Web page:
Katmai National Park: My favorite bear

A look at the bear that stole my heart

Brooks Falls bear
Brooks Falls bears
My favorite bear (left), in her favorite spot, at the lip of Brooks Falls

 

“That girl’s gonna be the first female president,” I said, and Dale laughed.  He understood what I was talking about.

We were on the Brooks Falls platform, observing the bears.  The falls provide the best fishing on the river, and, while the occasional mom and cubs passed through, the area was dominated by big boars.  Amidst all of them, however, stood a little female, waiting patiently at the lip as the salmon jumped around her.  

We’d been watching her all week, this mystery subadult.  She was a crowd favorite because she frequently fished at the lip of the falls, making her the center of attention and the subject of all those Brooks Falls money shots.

Bear catching salmon at Brooks Falls

But there was also something special about this bear.  She was a cutie to be sure, demure and curvy, with blonde fuzzy ears and soulful brown eyes.  But she was also so…optimistic.  She stood at the lip for what seemed like hours, watching fish after fish jump past her, unperturbed by the fact that most of them weren’t catchable.  We admired her tenacity, exhaling a collective “awww” when she dropped a fish and cheering when she caught one.

She also defended herself several times against other, much bigger bears.  We watched her navigate one particularly intense encounter with an enormous boar.   Our girl was fishing the lip but the big boy wanted her gone.  He approached her, those tree-trunk-sized thighs powering him through the water.  She stood her ground for at least a minute, if not more, which felt like an eternity of growling and bared teeth.  Eventually, she started to relent, which was probably inevitable; he was so much bigger and had chased her off before.  Slowly, carefully, she backed away, keeping distance between herself and the big guy while still pushing back.

In this interaction, observe how she challenges the boar while also keeping the rock between them:

 

Brooks Falls bear fight

 

When she reached the fish ladder (a slab of concrete steps that salmon once used to jump the falls), she went down it backwards, placing each footstep precisely while keeping her eyes on the boar.  It was fascinating to watch her negotiate the situation.  We saw bears much larger than her relent much more quickly in one-to-one conflicts.  This little female handled the interaction with finesse, maneuvering out of reach without a scratch.

She was resilient to boot: once the boar was gone, she returned to her spot at the lip.

A  bear without a name

Brooks Falls bear

Although many of the bears that fish the river are known and numbered, no one knew who she was.  Of course, even park rangers have difficulty distinguishing between all of the bears, especially the subadults just emerging on the scene, which our girl certainly was.  And typically bears are not assigned an ID until they’ve lived on their own for a few years.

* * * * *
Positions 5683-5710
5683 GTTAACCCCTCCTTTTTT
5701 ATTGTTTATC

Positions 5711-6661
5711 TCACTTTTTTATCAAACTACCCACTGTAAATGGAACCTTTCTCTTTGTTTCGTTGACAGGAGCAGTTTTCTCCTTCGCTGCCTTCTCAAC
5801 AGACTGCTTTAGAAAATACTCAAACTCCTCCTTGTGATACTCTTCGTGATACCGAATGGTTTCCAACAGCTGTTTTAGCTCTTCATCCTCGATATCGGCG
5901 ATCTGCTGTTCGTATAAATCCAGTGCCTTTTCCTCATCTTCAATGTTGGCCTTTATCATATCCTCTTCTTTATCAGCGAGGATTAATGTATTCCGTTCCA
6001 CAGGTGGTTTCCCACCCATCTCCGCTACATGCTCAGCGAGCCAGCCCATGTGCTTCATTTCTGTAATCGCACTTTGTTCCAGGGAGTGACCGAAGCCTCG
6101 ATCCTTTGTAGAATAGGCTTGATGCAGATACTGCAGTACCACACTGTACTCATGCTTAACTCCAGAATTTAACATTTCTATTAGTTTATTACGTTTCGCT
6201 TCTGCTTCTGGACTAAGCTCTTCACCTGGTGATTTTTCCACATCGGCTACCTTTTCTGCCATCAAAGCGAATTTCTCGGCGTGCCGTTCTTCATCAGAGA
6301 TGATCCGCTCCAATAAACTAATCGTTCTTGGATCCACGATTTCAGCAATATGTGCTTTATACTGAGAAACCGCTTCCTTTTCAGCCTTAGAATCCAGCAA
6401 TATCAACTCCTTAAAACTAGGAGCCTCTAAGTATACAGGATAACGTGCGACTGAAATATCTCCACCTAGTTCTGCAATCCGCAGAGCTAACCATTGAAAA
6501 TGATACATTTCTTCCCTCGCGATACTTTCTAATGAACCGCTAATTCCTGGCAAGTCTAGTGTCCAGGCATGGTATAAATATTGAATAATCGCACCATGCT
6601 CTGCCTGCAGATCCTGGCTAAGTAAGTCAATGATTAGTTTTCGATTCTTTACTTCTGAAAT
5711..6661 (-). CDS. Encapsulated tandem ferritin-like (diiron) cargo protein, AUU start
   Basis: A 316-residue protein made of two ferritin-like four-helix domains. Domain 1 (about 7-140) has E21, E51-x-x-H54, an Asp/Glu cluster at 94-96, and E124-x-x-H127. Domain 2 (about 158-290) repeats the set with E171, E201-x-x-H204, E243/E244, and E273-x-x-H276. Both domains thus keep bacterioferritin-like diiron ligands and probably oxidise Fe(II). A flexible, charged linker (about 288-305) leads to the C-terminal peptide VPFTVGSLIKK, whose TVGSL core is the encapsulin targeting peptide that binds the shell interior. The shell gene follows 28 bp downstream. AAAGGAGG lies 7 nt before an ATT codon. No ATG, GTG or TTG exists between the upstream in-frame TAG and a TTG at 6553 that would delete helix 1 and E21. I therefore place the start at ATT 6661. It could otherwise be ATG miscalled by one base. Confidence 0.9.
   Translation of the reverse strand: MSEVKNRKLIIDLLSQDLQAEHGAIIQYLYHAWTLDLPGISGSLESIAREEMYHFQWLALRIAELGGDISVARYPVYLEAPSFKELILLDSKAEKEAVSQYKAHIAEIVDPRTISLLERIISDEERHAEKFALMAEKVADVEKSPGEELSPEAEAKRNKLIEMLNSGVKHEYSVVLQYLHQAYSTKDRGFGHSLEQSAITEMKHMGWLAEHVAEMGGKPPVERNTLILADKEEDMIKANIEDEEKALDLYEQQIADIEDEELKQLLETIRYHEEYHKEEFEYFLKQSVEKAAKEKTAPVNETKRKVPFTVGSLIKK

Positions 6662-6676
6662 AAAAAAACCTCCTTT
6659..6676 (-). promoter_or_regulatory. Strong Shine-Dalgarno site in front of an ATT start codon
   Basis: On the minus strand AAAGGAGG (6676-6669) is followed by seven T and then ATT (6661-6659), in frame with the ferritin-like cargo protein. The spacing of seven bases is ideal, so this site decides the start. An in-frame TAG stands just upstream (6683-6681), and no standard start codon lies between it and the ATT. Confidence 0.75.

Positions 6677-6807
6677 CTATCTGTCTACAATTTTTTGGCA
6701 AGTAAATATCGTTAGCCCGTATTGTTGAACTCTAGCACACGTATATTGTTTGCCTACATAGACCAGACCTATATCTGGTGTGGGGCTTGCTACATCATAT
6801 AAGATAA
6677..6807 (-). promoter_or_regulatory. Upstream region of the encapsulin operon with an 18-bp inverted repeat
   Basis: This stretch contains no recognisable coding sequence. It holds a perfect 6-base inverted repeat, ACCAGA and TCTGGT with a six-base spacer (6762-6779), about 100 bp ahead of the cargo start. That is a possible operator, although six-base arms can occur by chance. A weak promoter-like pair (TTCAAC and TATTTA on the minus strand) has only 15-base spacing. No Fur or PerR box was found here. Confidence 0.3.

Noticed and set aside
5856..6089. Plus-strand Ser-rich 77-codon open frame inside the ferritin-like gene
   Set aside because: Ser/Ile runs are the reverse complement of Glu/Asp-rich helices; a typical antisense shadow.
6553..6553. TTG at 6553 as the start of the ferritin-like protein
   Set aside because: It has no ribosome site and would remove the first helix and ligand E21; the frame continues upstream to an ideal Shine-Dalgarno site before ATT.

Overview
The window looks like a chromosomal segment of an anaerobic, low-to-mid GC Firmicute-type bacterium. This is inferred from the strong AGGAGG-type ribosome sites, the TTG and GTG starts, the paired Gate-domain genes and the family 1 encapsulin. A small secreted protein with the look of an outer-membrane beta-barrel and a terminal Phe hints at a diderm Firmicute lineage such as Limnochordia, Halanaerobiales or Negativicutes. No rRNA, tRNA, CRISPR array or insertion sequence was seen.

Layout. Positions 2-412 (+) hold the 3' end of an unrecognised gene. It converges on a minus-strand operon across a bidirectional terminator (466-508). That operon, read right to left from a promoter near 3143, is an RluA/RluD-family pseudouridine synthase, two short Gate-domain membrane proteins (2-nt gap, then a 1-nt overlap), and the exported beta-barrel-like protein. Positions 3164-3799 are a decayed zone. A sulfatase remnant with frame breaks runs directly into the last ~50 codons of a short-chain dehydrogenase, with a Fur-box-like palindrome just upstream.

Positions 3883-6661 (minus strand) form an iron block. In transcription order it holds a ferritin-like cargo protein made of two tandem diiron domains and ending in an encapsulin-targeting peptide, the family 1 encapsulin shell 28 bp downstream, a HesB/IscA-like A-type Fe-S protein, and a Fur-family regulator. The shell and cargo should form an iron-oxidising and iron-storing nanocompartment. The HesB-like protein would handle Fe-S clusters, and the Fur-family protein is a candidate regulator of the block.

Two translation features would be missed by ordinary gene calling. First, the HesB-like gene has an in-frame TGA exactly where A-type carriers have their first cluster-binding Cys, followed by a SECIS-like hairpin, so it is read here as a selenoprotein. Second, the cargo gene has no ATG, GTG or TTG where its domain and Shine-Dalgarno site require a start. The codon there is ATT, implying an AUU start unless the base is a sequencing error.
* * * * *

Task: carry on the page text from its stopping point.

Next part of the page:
This brave little bear was a nobody, but she’d quickly become my favorite, and I wanted a name for her.  I ran through the possibilities.  It had to be a girl’s name, of course, but not just any girl.  This bear was special—optimistic, intelligent, and a little bit of a badass—and her name had to reflect her character.

Brooks Falls bear

My thoughts landed on one of my favorite historical figures, Queen Elizabeth I (yes, I am a nerd).  I’m talking not about the current queen but about the one who ruled in the 16th century.  England flourished under her rule, and she was such a remarkable leader that an entire historical era (the Elizabethan Age) was named after her.  What I admire about Elizabeth is that she believed in her own mind and saw no reason why a woman couldn’t rule an empire.  Her faith in herself—in the face of overwhelming testosterone—is incredibly compelling.

Brooks Falls bear

My bear, too, was compelling.  She had it all—intelligence, diplomacy, self-preservation, and beauty.   And now (since I’d unilaterally decided to call her ‘Elizabeth’) she had the name of a queen.

So there you go.

Yes, I know.  I’m comparing a creature of the wilderness to a member of the British royal family.  I’m personifying an animal that’s driven not by the desire to rule the world but by an instinct to eat a shit ton of fish.  I’m humanizing an animal that shouldn’t be humanized, because she’s utterly wild and potentially dangerous and not cute, cuddly, or my best friend.

But I. Don’t. Care.

I fell in love.  And love is not rational.

Love leads one to do crazy things, like naming the object of one’s affection after a queen.

So just roll with it, OK?

Ladies and gentlemen, I introduce you to Elizabeth.

Brooks Falls bear

Little Lip Fisher

When we got back to civilization and started doing research for the blog, I looked for more information about Elizabeth.  Katmai’s bears are internationally famous, made so by the Explore.org BearCams.  Millions of people watch the BearCams.  The National Park Service puts out an ebook every year called The Bears of Brooks Riverand fans profile many of the bears online.